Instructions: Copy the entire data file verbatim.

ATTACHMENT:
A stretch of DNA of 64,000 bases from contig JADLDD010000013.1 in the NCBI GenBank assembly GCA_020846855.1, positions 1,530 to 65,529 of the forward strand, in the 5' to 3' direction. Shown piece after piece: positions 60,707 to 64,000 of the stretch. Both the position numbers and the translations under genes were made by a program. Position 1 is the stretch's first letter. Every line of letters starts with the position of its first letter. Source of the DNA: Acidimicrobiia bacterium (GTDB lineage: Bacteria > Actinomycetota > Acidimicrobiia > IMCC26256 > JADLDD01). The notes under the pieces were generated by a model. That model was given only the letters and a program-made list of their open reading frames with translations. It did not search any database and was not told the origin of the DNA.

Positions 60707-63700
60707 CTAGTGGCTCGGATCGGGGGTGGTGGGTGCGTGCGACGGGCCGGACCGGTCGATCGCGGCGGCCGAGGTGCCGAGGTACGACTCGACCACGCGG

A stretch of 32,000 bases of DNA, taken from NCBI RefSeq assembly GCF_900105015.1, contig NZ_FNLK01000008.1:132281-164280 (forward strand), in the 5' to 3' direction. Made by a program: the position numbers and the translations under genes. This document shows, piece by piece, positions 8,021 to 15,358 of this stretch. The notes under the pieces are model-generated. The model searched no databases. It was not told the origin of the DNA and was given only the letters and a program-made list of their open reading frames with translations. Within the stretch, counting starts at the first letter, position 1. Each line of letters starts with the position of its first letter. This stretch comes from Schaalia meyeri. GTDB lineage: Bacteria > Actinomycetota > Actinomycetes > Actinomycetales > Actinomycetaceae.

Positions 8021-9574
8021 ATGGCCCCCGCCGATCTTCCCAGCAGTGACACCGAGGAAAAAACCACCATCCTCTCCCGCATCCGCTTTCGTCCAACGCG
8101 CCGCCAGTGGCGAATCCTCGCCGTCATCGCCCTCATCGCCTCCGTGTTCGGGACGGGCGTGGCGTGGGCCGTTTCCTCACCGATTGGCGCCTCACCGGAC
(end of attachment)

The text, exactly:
A stretch of DNA of 64,000 bases from contig JADLDD010000013.1 in the NCBI GenBank assembly GCA_020846855.1, positions 1,530 to 65,529 of the forward strand, in the 5' to 3' direction. Shown piece after piece: positions 60,707 to 64,000 of the stretch. Both the position numbers and the translations under genes were made by a program. Position 1 is the stretch's first letter. Every line of letters starts with the position of its first letter. Source of the DNA: Acidimicrobiia bacterium (GTDB lineage: Bacteria > Actinomycetota > Acidimicrobiia > IMCC26256 > JADLDD01). The notes under the pieces were generated by a model. That model was given only the letters and a program-made list of their open reading frames with translations. It did not search any database and was not told the origin of the DNA.

Positions 60707-63700
60707 CTAGTGGCTCGGATCGGGGGTGGTGGGTGCGTGCGACGGGCCGGACCGGTCGATCGCGGCGGCCGAGGTGCCGAGGTACGACTCGACCACGCGG

A stretch of 32,000 bases of DNA, taken from NCBI RefSeq assembly GCF_900105015.1, contig NZ_FNLK01000008.1:132281-164280 (forward strand), in the 5' to 3' direction. Made by a program: the position numbers and the translations under genes. This document shows, piece by piece, positions 8,021 to 15,358 of this stretch. The notes under the pieces are model-generated. The model searched no databases. It was not told the origin of the DNA and was given only the letters and a program-made list of their open reading frames with translations. Within the stretch, counting starts at the first letter, position 1. Each line of letters starts with the position of its first letter. This stretch comes from Schaalia meyeri. GTDB lineage: Bacteria > Actinomycetota > Actinomycetes > Actinomycetales > Actinomycetaceae.

Positions 8021-9574
8021 ATGGCCCCCGCCGATCTTCCCAGCAGTGACACCGAGGAAAAAACCACCATCCTCTCCCGCATCCGCTTTCGTCCAACGCG
8101 CCGCCAGTGGCGAATCCTCGCCGTCATCGCCCTCATCGCCTCCGTGTTCGGGACGGGCGTGGCGTGGGCCGTTTCCTCACCGATTGGCGCCTCACCGGAC